Remembrance and Rebuilding
Seen in May 2014, the new One World Trade Center rises above New York City, just steps from Ground Zero.
Fourteen years later, the attacks of September 11, 2001 are still keenly felt.
Rising from the ashes of Ground Zero, the new One World Trade Center opened just last November; the 94-story building's observation deck opened to tourists earlier this year. This week, a new memorial museum opened in Shanksville, Pennsylvania, where Flight 93 crashed after passengers interfered with al Qaeda hijackers.
After terrorists led by Osama bin Laden hijacked four passenger airplanes on that day, nearly 3,000 people in New York, Virginia, and Pennsylvania lost their lives. Suffering continues alongside the memorializing—among those who lost loved ones and by survivors who sustained injuries or who were forever changed by the horrific events.
Last August, one of the Twin Towers' most famous survivors, Marcy Borders, passed away from stomach cancer that she believed may have been caused by her exposure to toxic materials on 9/11. Borders was photographed covered in dust on that day as she exited the south tower, when she was 28 years old. The dramatic image of Borders as the "Dust Lady" was passed around the world.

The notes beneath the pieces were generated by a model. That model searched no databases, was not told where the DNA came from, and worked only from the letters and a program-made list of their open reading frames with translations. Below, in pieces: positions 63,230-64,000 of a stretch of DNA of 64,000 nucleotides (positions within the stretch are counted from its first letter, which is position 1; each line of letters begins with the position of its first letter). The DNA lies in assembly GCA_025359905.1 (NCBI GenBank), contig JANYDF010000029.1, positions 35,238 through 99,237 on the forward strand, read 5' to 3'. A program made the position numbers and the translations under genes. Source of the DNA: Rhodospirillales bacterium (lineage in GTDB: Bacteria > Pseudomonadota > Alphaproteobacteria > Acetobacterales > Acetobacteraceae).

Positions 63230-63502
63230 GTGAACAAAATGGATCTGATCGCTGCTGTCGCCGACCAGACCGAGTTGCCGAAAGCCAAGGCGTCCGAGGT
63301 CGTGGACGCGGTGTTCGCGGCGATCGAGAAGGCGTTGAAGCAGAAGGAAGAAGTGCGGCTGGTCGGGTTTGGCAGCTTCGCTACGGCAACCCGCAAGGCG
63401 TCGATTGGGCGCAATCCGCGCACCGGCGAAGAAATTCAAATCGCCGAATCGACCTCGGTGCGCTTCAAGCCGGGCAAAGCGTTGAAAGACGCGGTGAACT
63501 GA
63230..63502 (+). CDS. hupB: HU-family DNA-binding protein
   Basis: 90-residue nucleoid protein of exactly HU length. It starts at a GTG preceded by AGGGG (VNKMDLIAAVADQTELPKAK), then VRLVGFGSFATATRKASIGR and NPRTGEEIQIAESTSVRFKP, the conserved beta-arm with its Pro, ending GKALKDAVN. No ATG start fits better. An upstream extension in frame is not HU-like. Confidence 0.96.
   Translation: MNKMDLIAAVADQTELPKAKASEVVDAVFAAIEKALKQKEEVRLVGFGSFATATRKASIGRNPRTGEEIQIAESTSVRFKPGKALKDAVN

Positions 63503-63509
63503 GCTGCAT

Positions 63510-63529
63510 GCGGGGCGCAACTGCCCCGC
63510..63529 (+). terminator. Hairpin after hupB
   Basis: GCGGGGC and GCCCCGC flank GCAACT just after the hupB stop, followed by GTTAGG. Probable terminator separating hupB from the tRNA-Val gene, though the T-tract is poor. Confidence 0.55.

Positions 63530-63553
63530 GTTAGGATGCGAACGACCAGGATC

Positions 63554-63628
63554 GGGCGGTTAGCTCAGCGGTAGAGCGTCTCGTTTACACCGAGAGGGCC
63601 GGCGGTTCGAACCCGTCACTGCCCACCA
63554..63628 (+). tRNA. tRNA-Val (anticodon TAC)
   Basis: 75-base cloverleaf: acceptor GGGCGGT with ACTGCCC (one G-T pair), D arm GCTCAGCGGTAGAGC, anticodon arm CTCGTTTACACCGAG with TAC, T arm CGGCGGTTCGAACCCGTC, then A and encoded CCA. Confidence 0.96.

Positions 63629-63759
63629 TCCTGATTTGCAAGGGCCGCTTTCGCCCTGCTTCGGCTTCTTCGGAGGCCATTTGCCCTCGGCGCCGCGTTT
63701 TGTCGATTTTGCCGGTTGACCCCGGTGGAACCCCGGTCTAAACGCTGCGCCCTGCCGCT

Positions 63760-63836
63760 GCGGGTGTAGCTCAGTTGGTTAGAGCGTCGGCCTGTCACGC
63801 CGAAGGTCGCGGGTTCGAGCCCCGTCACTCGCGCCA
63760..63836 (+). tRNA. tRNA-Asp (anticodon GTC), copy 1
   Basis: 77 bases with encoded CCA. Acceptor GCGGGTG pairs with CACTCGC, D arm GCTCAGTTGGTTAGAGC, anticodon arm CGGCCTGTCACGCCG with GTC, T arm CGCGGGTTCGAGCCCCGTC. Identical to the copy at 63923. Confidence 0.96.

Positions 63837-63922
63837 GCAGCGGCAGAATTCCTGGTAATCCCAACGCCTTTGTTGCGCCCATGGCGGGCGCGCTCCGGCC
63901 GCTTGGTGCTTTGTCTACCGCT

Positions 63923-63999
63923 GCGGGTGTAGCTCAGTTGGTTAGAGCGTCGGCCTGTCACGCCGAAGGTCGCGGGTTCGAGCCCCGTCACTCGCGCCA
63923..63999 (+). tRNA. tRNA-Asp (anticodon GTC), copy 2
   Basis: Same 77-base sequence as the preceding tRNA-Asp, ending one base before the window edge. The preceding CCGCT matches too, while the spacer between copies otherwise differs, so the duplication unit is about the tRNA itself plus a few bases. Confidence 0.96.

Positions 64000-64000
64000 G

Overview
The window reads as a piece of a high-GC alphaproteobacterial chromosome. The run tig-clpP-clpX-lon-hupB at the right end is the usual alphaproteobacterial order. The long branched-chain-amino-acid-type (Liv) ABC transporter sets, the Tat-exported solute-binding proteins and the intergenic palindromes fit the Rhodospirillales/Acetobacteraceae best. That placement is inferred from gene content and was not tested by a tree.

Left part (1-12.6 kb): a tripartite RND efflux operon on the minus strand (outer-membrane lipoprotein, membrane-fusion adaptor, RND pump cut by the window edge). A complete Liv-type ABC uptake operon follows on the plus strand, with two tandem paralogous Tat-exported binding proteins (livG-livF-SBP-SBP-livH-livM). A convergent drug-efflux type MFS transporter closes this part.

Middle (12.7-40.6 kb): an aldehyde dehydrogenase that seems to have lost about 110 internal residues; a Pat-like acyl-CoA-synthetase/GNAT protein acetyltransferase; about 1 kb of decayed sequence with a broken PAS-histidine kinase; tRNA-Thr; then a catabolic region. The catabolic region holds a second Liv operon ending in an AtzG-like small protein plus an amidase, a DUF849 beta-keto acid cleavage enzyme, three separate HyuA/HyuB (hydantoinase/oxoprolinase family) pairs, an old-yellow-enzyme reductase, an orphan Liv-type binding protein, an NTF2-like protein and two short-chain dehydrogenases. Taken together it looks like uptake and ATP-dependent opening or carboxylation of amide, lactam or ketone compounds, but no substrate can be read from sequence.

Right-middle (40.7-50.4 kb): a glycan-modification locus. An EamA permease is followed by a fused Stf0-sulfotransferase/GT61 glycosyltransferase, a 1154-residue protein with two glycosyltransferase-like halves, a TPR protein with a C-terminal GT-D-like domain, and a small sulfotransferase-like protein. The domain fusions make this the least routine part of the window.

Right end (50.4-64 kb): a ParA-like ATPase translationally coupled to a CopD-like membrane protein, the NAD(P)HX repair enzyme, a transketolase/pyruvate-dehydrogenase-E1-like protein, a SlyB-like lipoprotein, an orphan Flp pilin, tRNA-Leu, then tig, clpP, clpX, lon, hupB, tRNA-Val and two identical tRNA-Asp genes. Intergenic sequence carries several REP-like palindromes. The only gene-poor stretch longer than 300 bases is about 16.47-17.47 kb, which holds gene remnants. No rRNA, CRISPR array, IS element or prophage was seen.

Borders' picture is one of 27 that National Geographic photo editor Chris Combs chose to tell stories from one of the country's darkest days.
Clifford Chanin, an executive at New York City's National September 11 Memorial and Museum, says that "many of the images from 9/11 still convey the rawness and brutality of the attack... they still have the capacity to shock."